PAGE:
Abstract

We compared day sampling (between 0700 and 1100) and night sampling (between 1900 and 2300) of spiders on grapevines in a California vineyard in 1993 and 1994, shaking spiders from the vines onto a drop cloth and vacuuming them up. Pooled density of the seven most abundant spider species did not differ significantly between day and night sampling, nor did density of Cheiracanthium inclusum (Miturgidae), Trachelas pacificus (Corrinidae), Oxyopes spp. (Oxyopidae) or Neoscona oaxacensis (Araneidae). Under day sampling Metaphidippus vitis (Salticidae) was 60% more abundant and Hololena nedra (Agelenidae) more than 2.5 fold more abundant than under night sampling. Daytime sampling generally resulted in a higher percentage of capture for each spider taxa analyzed, but neither of the diversity indices (Shannon-Wiener, Simpson or Bray-Curtis) showed any difference between day and night sampling. Parameters generated by Taylor’s power law indicate a uniform distribution for most spider taxa, which was not affected by sampling time with the exception of H. nedra. We suggest that at vineyard sites in California with a similar spider community, sampling can be limited to daylight hours if a sampling method is used which is sufficiently vigorous to dislodge spiders from their resting places.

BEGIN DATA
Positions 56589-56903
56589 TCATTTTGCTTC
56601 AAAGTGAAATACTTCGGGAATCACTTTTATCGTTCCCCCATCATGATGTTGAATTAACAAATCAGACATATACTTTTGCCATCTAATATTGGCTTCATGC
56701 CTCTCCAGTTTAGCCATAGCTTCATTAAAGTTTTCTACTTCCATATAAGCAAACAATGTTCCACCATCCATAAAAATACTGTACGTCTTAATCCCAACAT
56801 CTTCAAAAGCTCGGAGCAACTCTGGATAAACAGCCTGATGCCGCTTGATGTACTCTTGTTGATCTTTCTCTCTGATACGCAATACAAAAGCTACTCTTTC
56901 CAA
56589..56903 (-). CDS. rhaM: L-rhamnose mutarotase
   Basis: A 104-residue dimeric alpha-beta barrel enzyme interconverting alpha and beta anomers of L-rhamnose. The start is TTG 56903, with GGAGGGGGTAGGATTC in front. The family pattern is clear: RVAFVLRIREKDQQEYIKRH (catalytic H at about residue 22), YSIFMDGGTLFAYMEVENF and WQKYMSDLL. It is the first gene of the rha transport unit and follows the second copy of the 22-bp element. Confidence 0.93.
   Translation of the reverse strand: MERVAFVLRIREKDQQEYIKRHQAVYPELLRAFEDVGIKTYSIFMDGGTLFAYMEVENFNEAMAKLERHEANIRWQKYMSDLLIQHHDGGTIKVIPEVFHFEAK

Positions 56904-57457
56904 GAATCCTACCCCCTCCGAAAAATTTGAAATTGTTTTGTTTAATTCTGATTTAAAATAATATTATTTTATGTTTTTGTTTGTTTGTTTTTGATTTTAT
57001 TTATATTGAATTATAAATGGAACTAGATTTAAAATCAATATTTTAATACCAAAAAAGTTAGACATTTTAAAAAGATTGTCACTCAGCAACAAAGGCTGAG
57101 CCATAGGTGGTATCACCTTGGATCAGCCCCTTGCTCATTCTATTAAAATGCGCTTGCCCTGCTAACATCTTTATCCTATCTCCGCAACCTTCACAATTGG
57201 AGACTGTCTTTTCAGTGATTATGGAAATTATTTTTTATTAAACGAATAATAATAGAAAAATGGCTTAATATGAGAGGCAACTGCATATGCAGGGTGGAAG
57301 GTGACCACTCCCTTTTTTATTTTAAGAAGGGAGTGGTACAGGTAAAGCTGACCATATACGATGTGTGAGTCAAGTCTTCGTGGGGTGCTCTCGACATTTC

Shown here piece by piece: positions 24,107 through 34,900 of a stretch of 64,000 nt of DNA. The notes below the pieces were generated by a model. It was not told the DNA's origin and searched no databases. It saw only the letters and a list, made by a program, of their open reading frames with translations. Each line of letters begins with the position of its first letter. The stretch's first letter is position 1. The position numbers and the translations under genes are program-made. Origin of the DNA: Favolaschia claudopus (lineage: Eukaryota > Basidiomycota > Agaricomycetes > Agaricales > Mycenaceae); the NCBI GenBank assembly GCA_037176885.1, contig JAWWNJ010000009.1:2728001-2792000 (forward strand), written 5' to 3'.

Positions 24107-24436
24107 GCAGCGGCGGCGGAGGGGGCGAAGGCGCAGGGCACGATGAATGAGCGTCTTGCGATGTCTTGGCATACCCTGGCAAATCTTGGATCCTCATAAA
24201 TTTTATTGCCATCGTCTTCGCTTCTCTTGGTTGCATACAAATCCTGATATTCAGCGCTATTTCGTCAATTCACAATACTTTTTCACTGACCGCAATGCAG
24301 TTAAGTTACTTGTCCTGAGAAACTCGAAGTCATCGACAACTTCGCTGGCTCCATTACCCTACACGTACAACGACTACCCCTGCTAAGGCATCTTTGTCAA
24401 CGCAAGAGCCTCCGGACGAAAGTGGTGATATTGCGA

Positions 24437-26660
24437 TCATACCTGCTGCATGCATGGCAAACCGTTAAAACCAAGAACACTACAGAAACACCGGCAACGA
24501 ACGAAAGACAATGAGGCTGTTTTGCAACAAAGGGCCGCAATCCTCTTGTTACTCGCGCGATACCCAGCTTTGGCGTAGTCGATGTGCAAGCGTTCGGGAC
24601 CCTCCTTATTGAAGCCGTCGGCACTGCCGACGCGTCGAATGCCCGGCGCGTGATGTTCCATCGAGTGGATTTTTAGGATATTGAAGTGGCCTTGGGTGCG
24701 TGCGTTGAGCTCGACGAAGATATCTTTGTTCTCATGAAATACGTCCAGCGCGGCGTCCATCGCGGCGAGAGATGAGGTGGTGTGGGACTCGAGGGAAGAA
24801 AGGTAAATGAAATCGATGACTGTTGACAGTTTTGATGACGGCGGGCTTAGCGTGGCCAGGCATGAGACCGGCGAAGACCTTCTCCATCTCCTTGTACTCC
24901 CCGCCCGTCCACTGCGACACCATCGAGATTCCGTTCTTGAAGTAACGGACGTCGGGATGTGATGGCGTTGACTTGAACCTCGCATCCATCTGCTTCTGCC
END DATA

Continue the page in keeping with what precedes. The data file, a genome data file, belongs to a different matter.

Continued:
Disciplines

Horticulture | Plant Sciences

Publisher statement

The definitive version is available at http://www.americanarachnology.org/JoA_tocs/JOA_v33n1.html#4.

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URL: http://digitalcommons.calpoly.edu/hcs_fac/25